Academic journal article Journal of Accountancy

Kiddie Tax Complexity Grows

Academic journal article Journal of Accountancy

Kiddie Tax Complexity Grows

Article excerpt

The "kiddie tax" was enacted in 1986 as what was intended to be a simple-enough mechanism to prevent a small number of wealthy parents from shifting income-producing assets to young children who were in lower tax brackets. One reason the kiddie tax originally applied only to children age 14 and younger was to minimize complexity. The assumption was that few children under 14 would have substantial earned income or complicated financial situations.

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Even so, almost immediately after enactment--and years before the age was raised--there were calls to reduce its complexity. The later increases in the age from 14 to 23 caused an explosion in the number of taxpayers required to deal with the complexity. While there is no exact way to measure that complexity, it is telling that the 34-page IRS Publication 929, Tax Rules for Children and Dependents, devotes at least 20 pages, rife with worksheets, to the taxation of dependents with investment income.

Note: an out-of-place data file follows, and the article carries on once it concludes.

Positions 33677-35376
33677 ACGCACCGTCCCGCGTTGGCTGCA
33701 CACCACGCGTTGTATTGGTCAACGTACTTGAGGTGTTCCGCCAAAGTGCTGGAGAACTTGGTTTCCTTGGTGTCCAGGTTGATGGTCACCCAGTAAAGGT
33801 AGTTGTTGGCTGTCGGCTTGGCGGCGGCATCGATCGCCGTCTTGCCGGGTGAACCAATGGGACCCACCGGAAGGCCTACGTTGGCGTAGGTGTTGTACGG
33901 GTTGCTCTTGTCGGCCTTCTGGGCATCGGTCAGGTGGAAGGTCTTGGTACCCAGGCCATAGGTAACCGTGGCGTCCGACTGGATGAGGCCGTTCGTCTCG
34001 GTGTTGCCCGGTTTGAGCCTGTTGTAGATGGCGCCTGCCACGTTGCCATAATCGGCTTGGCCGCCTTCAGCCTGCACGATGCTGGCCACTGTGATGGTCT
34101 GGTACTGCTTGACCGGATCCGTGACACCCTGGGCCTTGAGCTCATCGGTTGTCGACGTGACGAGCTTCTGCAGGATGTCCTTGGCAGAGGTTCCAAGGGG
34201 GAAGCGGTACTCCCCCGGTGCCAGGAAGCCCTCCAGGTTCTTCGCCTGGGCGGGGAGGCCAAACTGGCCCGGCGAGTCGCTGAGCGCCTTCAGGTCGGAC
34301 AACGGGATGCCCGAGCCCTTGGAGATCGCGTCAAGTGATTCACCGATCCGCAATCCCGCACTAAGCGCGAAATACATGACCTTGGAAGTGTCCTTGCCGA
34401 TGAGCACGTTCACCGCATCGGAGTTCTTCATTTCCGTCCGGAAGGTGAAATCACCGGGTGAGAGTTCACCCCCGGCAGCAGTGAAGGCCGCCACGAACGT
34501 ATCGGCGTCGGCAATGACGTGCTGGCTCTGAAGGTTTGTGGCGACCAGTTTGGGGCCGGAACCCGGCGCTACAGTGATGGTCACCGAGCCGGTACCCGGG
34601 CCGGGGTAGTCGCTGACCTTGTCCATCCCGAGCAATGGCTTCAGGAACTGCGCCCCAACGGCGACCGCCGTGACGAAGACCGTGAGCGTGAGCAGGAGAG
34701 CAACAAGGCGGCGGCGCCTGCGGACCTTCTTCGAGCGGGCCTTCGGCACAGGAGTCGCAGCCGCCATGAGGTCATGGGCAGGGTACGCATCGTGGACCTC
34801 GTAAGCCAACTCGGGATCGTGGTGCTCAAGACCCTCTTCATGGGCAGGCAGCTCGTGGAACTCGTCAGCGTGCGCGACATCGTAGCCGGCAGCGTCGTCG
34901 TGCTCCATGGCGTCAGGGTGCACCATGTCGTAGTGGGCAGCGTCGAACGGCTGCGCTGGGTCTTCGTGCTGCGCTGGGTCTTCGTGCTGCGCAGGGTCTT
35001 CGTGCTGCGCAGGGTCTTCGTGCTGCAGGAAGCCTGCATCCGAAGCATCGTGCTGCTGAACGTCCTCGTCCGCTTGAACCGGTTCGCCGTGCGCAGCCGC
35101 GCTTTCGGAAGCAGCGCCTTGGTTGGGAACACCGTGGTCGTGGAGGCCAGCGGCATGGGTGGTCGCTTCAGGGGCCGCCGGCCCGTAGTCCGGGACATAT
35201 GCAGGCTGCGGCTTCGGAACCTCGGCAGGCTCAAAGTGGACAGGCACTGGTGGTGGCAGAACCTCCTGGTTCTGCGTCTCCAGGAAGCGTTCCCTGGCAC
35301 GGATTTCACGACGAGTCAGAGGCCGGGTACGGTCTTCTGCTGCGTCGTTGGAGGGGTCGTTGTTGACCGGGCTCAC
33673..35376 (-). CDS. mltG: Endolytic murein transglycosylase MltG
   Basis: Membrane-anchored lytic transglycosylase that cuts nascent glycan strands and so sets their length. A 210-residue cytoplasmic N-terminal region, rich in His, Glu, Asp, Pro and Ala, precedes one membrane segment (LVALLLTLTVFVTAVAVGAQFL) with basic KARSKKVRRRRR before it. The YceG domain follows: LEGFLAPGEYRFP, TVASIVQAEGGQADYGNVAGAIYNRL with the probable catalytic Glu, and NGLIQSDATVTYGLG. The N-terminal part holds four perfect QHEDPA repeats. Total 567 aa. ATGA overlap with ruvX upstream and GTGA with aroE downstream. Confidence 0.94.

Complexity begins with the option for parents to "simplify" matters by allowing them to include the child's income on the parents' own return instead of filing a separate return for the child. First, the option permitting parents to include the income on their own returns has limitations that must be identified: The child's investment income can consist of only interest, dividends, and certain capital gain distributions, and it cannot exceed a certain limit that changes from time to time. In addition, no estimated tax payments can have been made in the child's name, and the child must not be subject to backup withholding. Furthermore, the election to include the income on the parents' return may have negative tax consequences. …

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